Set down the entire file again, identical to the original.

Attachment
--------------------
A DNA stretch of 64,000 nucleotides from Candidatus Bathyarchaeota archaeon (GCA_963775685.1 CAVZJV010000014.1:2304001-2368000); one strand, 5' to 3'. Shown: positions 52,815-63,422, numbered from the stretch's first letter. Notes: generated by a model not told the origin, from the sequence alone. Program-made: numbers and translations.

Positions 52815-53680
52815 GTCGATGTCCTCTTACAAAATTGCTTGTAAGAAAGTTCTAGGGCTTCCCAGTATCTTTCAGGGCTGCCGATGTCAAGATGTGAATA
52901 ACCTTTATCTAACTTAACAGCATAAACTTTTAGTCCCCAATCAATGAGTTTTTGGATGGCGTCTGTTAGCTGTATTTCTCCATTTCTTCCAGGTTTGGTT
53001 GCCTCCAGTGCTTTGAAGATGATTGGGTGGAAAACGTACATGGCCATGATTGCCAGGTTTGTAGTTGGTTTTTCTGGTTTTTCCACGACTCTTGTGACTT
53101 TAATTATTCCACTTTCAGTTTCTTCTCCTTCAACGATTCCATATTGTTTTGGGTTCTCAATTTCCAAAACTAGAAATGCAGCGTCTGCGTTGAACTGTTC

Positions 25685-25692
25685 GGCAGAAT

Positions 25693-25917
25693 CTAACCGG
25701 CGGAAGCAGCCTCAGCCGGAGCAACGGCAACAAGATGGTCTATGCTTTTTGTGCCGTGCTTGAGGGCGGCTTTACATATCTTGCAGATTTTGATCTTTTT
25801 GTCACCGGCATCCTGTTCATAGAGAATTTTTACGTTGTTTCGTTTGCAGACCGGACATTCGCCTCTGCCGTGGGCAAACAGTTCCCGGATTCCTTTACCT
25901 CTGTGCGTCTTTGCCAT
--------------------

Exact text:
A DNA stretch of 64,000 nucleotides from Candidatus Bathyarchaeota archaeon (GCA_963775685.1 CAVZJV010000014.1:2304001-2368000); one strand, 5' to 3'. Shown: positions 52,815-63,422, numbered from the stretch's first letter. Notes: generated by a model not told the origin, from the sequence alone. Program-made: numbers and translations.

Positions 52815-53680
52815 GTCGATGTCCTCTTACAAAATTGCTTGTAAGAAAGTTCTAGGGCTTCCCAGTATCTTTCAGGGCTGCCGATGTCAAGATGTGAATA
52901 ACCTTTATCTAACTTAACAGCATAAACTTTTAGTCCCCAATCAATGAGTTTTTGGATGGCGTCTGTTAGCTGTATTTCTCCATTTCTTCCAGGTTTGGTT
53001 GCCTCCAGTGCTTTGAAGATGATTGGGTGGAAAACGTACATGGCCATGATTGCCAGGTTTGTAGTTGGTTTTTCTGGTTTTTCCACGACTCTTGTGACTT
53101 TAATTATTCCACTTTCAGTTTCTTCTCCTTCAACGATTCCATATTGTTTTGGGTTCTCAATTTCCAAAACTAGAAATGCAGCGTCTGCGTTGAACTGTTC

Positions 25685-25692
25685 GGCAGAAT

Positions 25693-25917
25693 CTAACCGG
25701 CGGAAGCAGCCTCAGCCGGAGCAACGGCAACAAGATGGTCTATGCTTTTTGTGCCGTGCTTGAGGGCGGCTTTACATATCTTGCAGATTTTGATCTTTTT
25801 GTCACCGGCATCCTGTTCATAGAGAATTTTTACGTTGTTTCGTTTGCAGACCGGACATTCGCCTCTGCCGTGGGCAAACAGTTCCCGGATTCCTTTACCT
25901 CTGTGCGTCTTTGCCAT